|TIME FOR TRUTH: Families like this one in Nawalparasi, whose members were victims of Maoist attacks and state atrocities, are still awaiting justice.|
Perhaps this will be the trickiest part of Nepal's peace process. Leaders of the coalition government's major partners have warned that if the proposed Truth and Reconciliation Commission (TRC) is allowed to go the way international bodies would like, the entire peace process could be disrupted.
But if it is not, human rights groups fear the peace will not last. How can Nepal get out of this catch-22? It all came to the fore with comments from international agencies following the government's first draft of the TRC last month.
They complained the document was a tool to grant a blanket amnesty even to those who had committed the most serious crimes against humanity during the 10-year conflict. (See: 'No truth, some reconciliation', #363) Their common concern is that it grants an amnesty too easily, even for the worst politically-motivated human rights violations, if the perpetrator will just indicate regret or if both parties agree to a reconciliation. Ram Chandra Poudel, who heads the Ministry of Peace and Reconstruction that released the TRC draft, says it is indeed a fiddly job.
"If we consider taking action against anyone for human rights violations, no one directly involved in the conflict will be spared," Poudel says. "In that case what would happen to the peace process?"
The CPN-M has taken the same line. Says Maoist leader Baburam Bhattarai: "We need to be mindful of whether the commission's work would hamper the peace process. Those who are making comments about the TRC don't know the reality on the ground in Nepal and they have no right to speak on behalf of the Nepali people."
But others believe these are all short-term concerns. Sandra Beidas at the Office of the United Nations High Commissioner for Human Rights (OHCHR) says it is essential to break the cycle of impunity.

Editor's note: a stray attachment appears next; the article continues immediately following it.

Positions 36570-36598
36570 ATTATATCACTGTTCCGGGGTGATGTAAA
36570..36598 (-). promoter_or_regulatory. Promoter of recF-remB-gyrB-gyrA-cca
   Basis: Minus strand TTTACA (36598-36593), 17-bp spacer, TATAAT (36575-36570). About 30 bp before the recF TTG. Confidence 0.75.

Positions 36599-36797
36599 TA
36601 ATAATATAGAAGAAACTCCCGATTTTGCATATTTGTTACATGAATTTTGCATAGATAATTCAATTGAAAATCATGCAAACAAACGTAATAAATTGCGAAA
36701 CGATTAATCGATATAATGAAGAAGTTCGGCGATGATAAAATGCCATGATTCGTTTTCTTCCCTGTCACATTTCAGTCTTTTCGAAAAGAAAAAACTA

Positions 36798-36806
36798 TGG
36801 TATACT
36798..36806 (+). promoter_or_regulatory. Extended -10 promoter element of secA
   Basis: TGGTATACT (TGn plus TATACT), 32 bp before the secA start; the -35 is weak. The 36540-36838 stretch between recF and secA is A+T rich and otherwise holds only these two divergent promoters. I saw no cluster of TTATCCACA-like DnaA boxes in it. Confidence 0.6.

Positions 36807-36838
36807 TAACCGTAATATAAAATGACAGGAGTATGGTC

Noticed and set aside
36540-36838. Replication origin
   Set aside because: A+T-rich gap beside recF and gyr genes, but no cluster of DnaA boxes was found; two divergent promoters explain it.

"It may take time because there are many obstacles to overcome," she says. "Moreover, those responsible for violations and abuses continue to abuse because they know they will not be punished." Her boss, UN High Commissioner for Human Rights Louise Arbour, said that justice and peace are not contradictory forces.
"Justice should not be held hostage to the interest of those who threaten to resume conflict in order to avoid facing their own responsibilities," she said during her visit to Nepal in January.
Human rights activist Krishna Pahadi says those in the government have simply forgotten the pledge. "If only there is the political will, the TRC can be formed to bring the perpetrators to justice and to provide reparations to the victims."
Former home minister during the royal regime, Kamal Thapa, says he would be ready to face the TRC.
"The TRC is not just about the 10-year conflict and the people involved in it," he says. "It's about putting things on the record for generations to come." For different reasons, the international agencies are also in favour of not hurrying up.
"It is essential not to rush the process but rather to ensure those broad constituencies, including victims' groups and human rights NGOs at all levels, are thoroughly consulted and participate in shaping the design and focus of a future truth-telling process," Arbour said during her last visit.
Question of balance Delaying justice means impunity goes unpunished and there will be danger to long-term peace. For almost all the 28 countries that have had truth commissions since 1974, striking the balance between justice and reconciliation has been very tricky.
Last month, a truth and reconciliation court case in South Africa threatened to reopen the divisions of the apartheid regime. Five former senior security officials, including the then security minister, Adriaan Vlok, were given suspended ten-year jail sentences earlier this month for plotting to kill an anti-apartheid activist.
All pleaded guilty 17 years after the incident, yet South Africans are divided over whether the case has helped the reconciliation process or reopened old wounds. Similarly, Human Rights Watch reported that Chileans in the early 1990s were almost evenly split over whether their National Truth and Reconciliation Commission had helped or hindered the healing process.
International human rights expert Mark Freeman, who authored Truth Commissions and Procedural Fairness, says given their limited lifespan and the vast scope of investigations, truth commissions cannot reveal the full and complicated truth about the past. "But they can be a critical tool in the fight against impunity."
But what if a TRC gets bogged down in controversy even before it is formed, as seems to be happening in Nepal? Some human rights experts suggest that while the debate may remain for some time, ratifying the Rome Statute could well help to check the sense of impunity.
International community members including the UN have insisted that Nepal sign up to the International Criminal Court. The government has so far ignored the idea but the person recommended to head the National Human Rights Commission is positive about it.
Former chief justice Kedarnath Upadhyay, who is expected to be appointed NHRC chief soon, said: "If only we are able to sign the Rome Statute it would pretty much check impunity."